What is Additive manufacturing
Additive manufacturing technologies describe the technical process of producing products via adding layers on top of other layers to create a 3D object. A 3D model is created by using software called Computer Aided Design (CAD).
After designing the potential model, the part is optimized for the manufacturing process and sent to the printer.
A 3D printer will read the given data from the software and will start to create the object by printing multiple layers using raw materials.
Materials include powders (Selective Laser Sintering), liquid (Stereolithography), plastic filaments (Fused Deposition Modelling) and metals using Metal Binder Jetting.
Moreover, the objects being created with additive manufacturing technologies are used as prototypes, functional models and direct fabrication.
These objects are fabricated to target certain industries such as medical care, fashion, automotive, aerospace and dental industries.
These industries use additive manufacturing for medical implants, fashion products, to make automobile parts, end use aircraft products and dental restorations.
Additionally, there are growing use cases where additive manufacturing is being used, from other technology fields, to standard tooling for manufacturing factories.
Additive manufacturing advantages
The advantages of using additive manufacturing is it converts ideas into objects easily, having the possibility to obtain lighter products, saving time and reducing costs such as only needing relatively cheaper equipment.
The additive manufacturing process helps to save time because it skips the process of ordering a prototype from another company or requiring multiple operations to produce a complex object.
Furthermore, a prototype can be obtained within a few hours depending on the size and complexity.
Another advantage is the weight of the product, the product can be up to 84% lighter than a product that has not been made using additive manufacturing technologies while maintaining the same strength.
The weight advantages are due to the nature of the construction process and furthermore , the control of the building process allows for hollow objects that are very difficult to produce using subtractive processes without compromising the structure of the object.
Additive manufacturing disadvantages
One key disadvantage of additive manufacturing is currently, the cost to mass produce products is limited.
Advances are being made in material science to meet strength similar to subtractive manufacturing processes but the production process is limited to short-run production runs.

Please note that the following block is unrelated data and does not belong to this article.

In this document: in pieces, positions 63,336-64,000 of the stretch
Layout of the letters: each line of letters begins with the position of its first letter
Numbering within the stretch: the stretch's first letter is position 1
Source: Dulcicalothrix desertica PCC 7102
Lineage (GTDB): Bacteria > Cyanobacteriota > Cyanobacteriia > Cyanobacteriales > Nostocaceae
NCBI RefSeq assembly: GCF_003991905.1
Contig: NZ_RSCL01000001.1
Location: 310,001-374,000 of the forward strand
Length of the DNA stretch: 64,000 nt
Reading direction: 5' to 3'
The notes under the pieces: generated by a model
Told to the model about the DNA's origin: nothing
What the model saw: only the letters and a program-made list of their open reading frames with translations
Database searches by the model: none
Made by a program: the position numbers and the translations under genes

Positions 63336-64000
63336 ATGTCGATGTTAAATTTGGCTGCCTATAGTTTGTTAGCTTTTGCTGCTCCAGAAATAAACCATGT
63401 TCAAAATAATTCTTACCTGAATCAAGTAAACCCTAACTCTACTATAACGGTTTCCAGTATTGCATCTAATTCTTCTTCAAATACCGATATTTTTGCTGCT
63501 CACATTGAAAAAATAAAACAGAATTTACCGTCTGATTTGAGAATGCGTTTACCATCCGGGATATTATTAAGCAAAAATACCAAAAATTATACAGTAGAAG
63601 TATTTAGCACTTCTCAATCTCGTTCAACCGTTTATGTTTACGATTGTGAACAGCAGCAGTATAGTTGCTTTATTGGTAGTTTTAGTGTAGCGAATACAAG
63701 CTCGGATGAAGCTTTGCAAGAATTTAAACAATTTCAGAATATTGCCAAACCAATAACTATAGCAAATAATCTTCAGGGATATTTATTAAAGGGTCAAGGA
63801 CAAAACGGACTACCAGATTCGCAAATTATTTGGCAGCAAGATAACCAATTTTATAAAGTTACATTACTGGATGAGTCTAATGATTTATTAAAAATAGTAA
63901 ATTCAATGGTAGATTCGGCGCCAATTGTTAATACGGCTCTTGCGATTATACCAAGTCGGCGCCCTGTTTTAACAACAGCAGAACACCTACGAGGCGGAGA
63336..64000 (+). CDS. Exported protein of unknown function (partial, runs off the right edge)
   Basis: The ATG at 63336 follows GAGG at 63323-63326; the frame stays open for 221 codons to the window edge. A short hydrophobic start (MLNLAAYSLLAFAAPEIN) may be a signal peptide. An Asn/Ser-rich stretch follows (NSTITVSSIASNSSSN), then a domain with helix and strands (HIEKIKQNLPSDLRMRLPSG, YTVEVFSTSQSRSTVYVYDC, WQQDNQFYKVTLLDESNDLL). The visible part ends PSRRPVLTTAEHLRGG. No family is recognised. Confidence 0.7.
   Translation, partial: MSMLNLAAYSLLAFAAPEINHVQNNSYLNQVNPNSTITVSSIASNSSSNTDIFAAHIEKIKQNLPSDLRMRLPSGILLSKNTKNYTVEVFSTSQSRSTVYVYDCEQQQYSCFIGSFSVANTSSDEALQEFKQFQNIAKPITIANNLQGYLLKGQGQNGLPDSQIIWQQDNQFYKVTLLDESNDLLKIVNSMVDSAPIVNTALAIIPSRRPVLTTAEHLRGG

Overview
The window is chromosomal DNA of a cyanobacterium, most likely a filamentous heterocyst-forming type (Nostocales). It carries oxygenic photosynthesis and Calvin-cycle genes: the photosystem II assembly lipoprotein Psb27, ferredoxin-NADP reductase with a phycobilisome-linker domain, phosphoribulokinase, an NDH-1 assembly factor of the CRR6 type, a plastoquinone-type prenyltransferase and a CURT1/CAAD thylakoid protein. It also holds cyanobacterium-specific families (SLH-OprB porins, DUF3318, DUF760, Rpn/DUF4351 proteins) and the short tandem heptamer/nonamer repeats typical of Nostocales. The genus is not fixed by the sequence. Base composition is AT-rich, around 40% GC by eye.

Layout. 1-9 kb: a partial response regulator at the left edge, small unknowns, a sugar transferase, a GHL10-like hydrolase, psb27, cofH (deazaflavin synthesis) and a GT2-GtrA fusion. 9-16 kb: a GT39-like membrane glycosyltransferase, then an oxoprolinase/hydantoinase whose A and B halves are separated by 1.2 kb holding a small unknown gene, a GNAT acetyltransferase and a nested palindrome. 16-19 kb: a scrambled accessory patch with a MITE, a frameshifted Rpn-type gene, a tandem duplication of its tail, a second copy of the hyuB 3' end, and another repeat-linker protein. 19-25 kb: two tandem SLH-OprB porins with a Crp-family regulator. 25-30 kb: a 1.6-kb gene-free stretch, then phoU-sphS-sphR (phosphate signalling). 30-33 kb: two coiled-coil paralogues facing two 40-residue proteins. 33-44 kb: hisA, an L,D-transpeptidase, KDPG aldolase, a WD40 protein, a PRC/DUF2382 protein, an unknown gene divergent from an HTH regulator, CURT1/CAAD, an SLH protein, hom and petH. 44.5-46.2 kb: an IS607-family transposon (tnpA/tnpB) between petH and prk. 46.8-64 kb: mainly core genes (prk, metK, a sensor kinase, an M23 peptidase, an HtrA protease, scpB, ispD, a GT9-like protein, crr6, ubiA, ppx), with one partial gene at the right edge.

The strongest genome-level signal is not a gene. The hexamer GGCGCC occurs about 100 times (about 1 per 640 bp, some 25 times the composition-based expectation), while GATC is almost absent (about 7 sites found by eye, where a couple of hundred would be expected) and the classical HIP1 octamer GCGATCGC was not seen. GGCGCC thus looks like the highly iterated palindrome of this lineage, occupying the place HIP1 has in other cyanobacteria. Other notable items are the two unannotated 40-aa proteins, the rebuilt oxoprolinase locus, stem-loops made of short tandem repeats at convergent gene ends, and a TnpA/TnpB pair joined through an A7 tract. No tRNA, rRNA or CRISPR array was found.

It is possible to use a variation of materials for additive manufacturing products, such as thermoplastics, metals, ceramics and biochemicals.
Thermoplastics are the most used materials by manufacturers currently due to them being easier to work with than other materials. When producing metallic parts, this is usually limited to laser-based methods.
Ceramics are also used for additive manufacturing, variations that fall under ceramics are tricalcium, zirconia and alumina.
Biochemicals are mainly used in healthcare to produce 3D printed models using materials such as silicon.
One example field in the medical industry that uses such materials is orthopaedic clinics, where bone models are used to practice for surgery.
What is Subtractive manufacturing
Subtractive manufacturing is the process where products are made by cutting sections out of a hard block of material or via injection moulding. In order to cut this material out a computer numerical control machine (CNC) is used.
For injection moulding, the process involves melting the material, creating a mould that then the desired object is cast in. This is both for plastics such as the case in bottle manufacturing, while metallic process known as Die Casting can create a variety of parts for any industry.
A CNC machine has the necessary tools and features to cute the materials out of the block and is able to cut in three dimensions. Another method that is used to cut the materials out of the hard block is via using a laser known as Electron Beam Melting (EDM).
Subtractive manufacturing advantages
The advantages of computer numerical control are that the machine provides smoother touches and more strength to the objects than additive manufacturing.
Another characteristic of additive manufacturing is that the 3D products are made by injecting a thermoplastic material into moulds.
The moulds tend to be made from aluminium, wax or sand and this speeds up the injecting material process is the technology that is used to create the molds.
Furthermore, most industries use moulds for their production process when creating plastic-based products.
In addition, these processes are relatively more cost-effective when scaled. The cost of raw materials, such as plastics which are produced as pellets are low cost affording manufacturing companies the option of purchasing in bulk.
Subtractive manufacturing advantages
A weakness of the machine is that it takes much more effort and time to set-up the machine, program the machine and then finally to create the object.
Additionally, subtractive manufacturing is expensive to use for small product runs and it is better to use when a significant amount of objects are made to reduce the cost of the machine through economies of scale.
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